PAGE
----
The World Cup Diary of Glenn Hoddle, Aged 40 and Three-Quarters

Posted: June 6, 2018 in Uncategorized
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1998 World Cup Finals Marseille, France, 15th June, 1998, England 2 v Tunisia 0, England's coach Glenn Hoddle looks tense before the match

‘You and I have been physically given two hands and two legs and half-decent brains…some people have not been born like that for a reason. The karma is working from another lifetime.’

With those words, Glenn Hoddle consigned his time as England manager to a former life. With the wave of revulsion rising higher and higher, headlines shifting from back page to front page and even the Prime Minister adding his voice to calls for him to go, there was no way back. On 3rd February 1999, the Football Association terminated Hoddle’s contract with immediate effect.

Hoddle protested that he’d “never said them things”, but he had, and not just in conversation with The Times’ Matt Dickinson. He’d actually “said them things” before, just the previous year, in an interview with Radio Five: “I think we make mistakes when we are down here and our spirit has to come back and learn. That’s why there is an injustice in the world. Why there’s certain people born into the world with terrible physical problems,” he told presenter Brian Alexander.

That time, nobody batted an eyelid. Hoddle’s stock was soaring – he was the youngest manager of the national team in half a century, still toasting nicely in the glow of his youthful, vibrant England winning Le Tournoi ahead of France, Italy and World Champions Brazil. After the heroic draw with Italy in Rome that secured England’s qualification for France ’98, there was genuine optimism about the team’s World Cup prospects.

By the time of the Dickinson interview, that goodwill had long evaporated. A growing hunger for his removal had existed since the previous summer. He was fresh out of friends in the media and the dressing room, and results had slumped, with a poor start made to qualifying for Euro 2000. The uncomfortable truth is that ultimately, Hoddle’s comments about the disabled were simply used by his enemies as a means to get rid of him.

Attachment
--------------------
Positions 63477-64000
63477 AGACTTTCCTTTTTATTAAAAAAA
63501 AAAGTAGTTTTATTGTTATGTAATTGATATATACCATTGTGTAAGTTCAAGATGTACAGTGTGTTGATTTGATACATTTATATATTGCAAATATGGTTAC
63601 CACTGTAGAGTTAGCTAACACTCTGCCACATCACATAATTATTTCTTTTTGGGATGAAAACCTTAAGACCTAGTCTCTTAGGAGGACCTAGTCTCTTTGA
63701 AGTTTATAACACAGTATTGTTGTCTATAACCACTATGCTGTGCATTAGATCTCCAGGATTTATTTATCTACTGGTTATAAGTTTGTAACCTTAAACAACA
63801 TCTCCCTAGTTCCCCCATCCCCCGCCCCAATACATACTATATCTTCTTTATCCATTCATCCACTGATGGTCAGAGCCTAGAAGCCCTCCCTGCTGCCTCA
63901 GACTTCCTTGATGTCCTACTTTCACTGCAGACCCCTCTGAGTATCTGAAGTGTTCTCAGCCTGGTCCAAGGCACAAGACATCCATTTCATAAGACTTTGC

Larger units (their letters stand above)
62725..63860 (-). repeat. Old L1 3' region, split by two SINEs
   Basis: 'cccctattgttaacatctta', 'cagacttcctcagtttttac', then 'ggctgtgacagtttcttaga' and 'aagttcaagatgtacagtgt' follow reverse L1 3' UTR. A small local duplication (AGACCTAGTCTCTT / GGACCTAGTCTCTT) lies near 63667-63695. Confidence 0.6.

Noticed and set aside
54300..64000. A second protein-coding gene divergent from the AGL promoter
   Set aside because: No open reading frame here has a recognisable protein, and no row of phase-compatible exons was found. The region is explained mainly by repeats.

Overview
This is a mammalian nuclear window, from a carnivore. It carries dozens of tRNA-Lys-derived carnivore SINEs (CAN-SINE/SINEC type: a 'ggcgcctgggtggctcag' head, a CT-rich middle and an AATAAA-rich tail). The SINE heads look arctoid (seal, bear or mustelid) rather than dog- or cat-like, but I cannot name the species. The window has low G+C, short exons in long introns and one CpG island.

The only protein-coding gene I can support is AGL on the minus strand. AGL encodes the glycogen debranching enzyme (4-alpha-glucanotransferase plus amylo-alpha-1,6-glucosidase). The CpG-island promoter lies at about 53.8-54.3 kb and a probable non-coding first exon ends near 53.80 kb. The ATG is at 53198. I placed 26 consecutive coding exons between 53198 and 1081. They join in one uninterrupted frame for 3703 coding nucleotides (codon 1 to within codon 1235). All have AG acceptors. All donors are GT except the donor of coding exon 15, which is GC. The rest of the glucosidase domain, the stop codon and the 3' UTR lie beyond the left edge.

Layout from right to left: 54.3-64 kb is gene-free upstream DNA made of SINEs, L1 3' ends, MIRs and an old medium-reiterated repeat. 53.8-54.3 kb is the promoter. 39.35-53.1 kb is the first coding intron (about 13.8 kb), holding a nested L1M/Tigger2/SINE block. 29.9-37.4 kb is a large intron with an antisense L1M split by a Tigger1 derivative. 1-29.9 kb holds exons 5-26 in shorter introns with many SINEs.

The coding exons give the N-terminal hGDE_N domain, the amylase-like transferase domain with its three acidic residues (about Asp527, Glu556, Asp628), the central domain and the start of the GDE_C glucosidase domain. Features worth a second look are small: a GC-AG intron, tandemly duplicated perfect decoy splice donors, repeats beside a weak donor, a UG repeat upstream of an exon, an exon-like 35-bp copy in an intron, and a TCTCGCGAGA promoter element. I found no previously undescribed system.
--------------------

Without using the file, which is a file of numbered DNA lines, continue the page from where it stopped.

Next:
In reality, he’d been a dead man walking since August 1998, and the serialisation of his notorious World Cup diary.


What’s the worst that could happen?

An idea pitched by his agent, the book should have been the safest, most anodyne of projects. That it would be co-written by David Davies, the FA’s own Chief Spokesperson, only seemed to confirm that nothing controversial would escape onto the page. Yet what should have been the blandest of literary stews turned out to be an incendiary potboiler. Members of Hoddle’s squad were openly criticised, confidences were betrayed, and the full extent of faith healer Eileen Drewery’s influence and the role of controversial supplements such as creatine in the Hoddle camp was revealed.

Hoddle’s voice rings out from the tome – even if it is frequently indistinguishable from that of Alan Partridge, from his love of M People to his deigning to explain to us mere mortals how prayers really work. It is a text that lays bare the elements of the gathering storm that would ultimately claim him – his atrocious man management, his antagonising of the press and his determination to push his beliefs on others.


Mr Motivator

It is the most oft-cited criticism of Hoddle’s managerial career. For all the plaudits rightly garnered as a tactician, he is emphatically not a people person. The World Cup would offer a series of examples. Gareth Southgate felt the manager ‘crucified’ him when he got injured after the first group game. When Teddy Sheringham was photographed shortly before the tournament drinking in a Portuguese bar until 6am, Hoddle, rather than keeping any discipline in-house, forced him to make a public apology. Sheringham, who idolised Hoddle as a boy, would later air his own forthright opinion of the England manager…

Graeme Le Saux believed Hoddle offered little support when he was made a scapegoat for Romania’s winner in England’s Group G defeat. ‘Hoddle didn’t do anything to reassure me, because he wasn’t that type’, he recalled in his book Left Field. In his diary, Hoddle cheerfully threw him under the bus for Romania’s first and Argentina’s second goals as well.

Perhaps most astonishing is the way Hoddle’s World Cup diary pulls no punches in its assessment of those players who didn’t make the squad. Matthew Le Tissier all but has the door closed on his international career there and then. ‘We need more from him physically and mentally,’ claims Hoddle, who sniffs that the player’s hat trick for England B came only against ‘a not very good Russian side’. Penny for Chris Sutton’s thoughts on that one.

Stuart Pearce, despite his 78 caps, has ‘some chinks in his game defensively’. Hoddle also reprises his famous verdict on Andy Cole, who ‘needs three or four opportunities in front of goal before he takes one’.